Born: September 18, 1883 - Apley Park, Shropshire, England
Died: April 19, 1950 - Faringdon House, England
Gerald Hugh Tyrwhitt-Wilson, 14th Baron Berners, also known as Lord Berners or Gerald Tyrwhitt, was a British composer of classical music, novelist, painter, & conspicuous aesthete.
Lord Berners was educated at Eton College, travelled widely in his youth, and served as a diplomat before inheriting his title. As well as being a talented musician, he was a skilled artist and writer. His works included Trois morceaux, Fantasie espagnole (1919), Fugue in C minor (1924), and several ballets, including The Triumph of Neptune (1926) (based on a story by Sacheverell Sitwell) and Luna Park (1930). In later years he composed several songs and film scores, notably for the 1946 film of Nicholas Nickleby. His friends included the composers Constant Lambert and William Walton and he worked with Frederick Ashton; William Walton dedicated Belshazzar's Feast to Berners. Lord Berners suffered from depression for much of his life.
Lord Berners wrote several autobiographical works and some novels, mostly of a humorous nature. He is also known for his roman-à-clef The Girls of Radcliff Hall, (named apropos the famous lesbian writer), in where he depicts himself and his circle of friends, such as Cecil Beaton and Oliver Messel, as girls that are members of a school named Radcliff Hall. The indiscretions made in this novel (which was published privately and distributed the same), created an uproar among his intimates and acquaintances, turning the whole affair highly discussed in the 1930's. The novel subsequently disappeared from circulation, making it an extremely rare book among collectors of gay literature. Rumor has it that Beaton was responsible for gathering most of the already scarce copies of the book and destroying them. However, the book has been reprinted in 2000.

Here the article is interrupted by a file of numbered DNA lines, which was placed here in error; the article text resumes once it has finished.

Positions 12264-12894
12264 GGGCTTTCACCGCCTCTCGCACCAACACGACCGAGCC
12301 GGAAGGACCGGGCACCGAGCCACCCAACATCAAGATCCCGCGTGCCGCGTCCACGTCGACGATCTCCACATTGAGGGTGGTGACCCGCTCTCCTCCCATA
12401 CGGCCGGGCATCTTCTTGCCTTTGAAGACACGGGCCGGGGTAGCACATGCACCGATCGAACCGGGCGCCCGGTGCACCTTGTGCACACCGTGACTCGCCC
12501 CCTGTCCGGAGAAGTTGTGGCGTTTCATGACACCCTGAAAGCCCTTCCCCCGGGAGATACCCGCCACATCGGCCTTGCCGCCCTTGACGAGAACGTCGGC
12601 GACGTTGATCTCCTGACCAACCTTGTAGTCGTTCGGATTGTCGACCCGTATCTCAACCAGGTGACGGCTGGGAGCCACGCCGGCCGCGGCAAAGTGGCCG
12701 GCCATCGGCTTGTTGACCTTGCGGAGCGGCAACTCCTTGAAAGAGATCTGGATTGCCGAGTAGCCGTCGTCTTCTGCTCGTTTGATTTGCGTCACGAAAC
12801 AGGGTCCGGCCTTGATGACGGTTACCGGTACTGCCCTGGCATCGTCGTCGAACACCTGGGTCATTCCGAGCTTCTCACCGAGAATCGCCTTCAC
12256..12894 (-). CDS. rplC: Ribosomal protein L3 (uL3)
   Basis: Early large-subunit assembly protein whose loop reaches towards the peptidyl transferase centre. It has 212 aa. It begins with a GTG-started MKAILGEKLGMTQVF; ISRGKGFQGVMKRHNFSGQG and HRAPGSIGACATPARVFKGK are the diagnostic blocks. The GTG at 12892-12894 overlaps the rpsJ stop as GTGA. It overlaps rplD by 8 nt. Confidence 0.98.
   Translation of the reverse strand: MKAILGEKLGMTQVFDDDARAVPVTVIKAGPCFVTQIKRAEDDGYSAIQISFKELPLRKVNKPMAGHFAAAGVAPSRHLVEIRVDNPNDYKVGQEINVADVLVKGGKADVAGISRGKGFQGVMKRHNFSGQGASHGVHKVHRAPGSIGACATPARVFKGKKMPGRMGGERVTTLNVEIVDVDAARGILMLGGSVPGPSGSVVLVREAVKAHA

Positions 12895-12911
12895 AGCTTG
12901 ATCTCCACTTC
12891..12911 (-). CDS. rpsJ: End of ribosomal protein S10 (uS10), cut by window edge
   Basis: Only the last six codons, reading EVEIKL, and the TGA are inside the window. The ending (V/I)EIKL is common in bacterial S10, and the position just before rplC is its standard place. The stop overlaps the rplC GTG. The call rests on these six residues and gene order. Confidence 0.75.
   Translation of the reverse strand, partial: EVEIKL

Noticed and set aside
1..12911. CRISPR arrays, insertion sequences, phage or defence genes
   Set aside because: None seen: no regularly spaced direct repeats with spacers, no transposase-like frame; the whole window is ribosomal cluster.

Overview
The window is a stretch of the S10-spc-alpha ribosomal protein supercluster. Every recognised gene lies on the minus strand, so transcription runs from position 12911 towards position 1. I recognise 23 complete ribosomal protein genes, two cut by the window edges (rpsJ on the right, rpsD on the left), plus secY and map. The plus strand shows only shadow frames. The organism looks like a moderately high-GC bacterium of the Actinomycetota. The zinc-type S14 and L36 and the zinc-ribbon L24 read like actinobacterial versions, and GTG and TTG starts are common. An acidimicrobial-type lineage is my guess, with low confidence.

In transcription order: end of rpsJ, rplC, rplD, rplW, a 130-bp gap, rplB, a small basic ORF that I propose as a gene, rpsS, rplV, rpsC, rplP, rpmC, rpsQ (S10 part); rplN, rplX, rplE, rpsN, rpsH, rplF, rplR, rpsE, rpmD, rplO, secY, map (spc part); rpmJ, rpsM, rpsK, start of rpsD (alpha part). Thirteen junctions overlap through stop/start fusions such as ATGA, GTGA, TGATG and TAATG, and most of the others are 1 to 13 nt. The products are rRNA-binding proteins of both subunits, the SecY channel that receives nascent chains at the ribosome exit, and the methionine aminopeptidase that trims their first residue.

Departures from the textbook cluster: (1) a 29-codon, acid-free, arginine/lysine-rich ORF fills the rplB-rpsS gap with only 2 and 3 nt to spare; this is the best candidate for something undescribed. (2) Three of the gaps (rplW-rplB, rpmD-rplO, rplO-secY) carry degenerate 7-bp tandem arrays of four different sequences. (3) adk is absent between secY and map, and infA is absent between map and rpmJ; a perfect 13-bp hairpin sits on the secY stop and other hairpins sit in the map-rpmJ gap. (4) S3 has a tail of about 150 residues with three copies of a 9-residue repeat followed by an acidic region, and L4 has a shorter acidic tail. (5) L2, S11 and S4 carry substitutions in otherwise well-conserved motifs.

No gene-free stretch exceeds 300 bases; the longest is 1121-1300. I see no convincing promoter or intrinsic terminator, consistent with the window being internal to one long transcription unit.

Lord Berners is a curious personality in the British literature circle of the mid 20th century. He is cited in many books and biographies en passant; always seemed to be present at some more famous person's party. He was portrayed as the delightful Lord Merlin in Nancy Mitford's The Pursuit of Love. He was notorious for his eccentricity, dyeing his Faringdon house pigeons in vibrant colors and at one point having a giraffe as a pet and tea companion. As a child, having heard that if you throw a dog into water it will learn how to swim, he threw his mother's canine companion out of the window on the grounds that if one applies the same logic it should learn how to fly. (The dog was unharmed, and he was "thrashed" by his mother.) At some point he also accused the dog of having a face like George Eliot. He lived in Rome during the fascism years and found himself in trouble after his return to England, for his friendship with fascists. He was also a great friend and supporter of Diana Guinness. He published many autobiographical accounts of his privileged childhood and teenager years.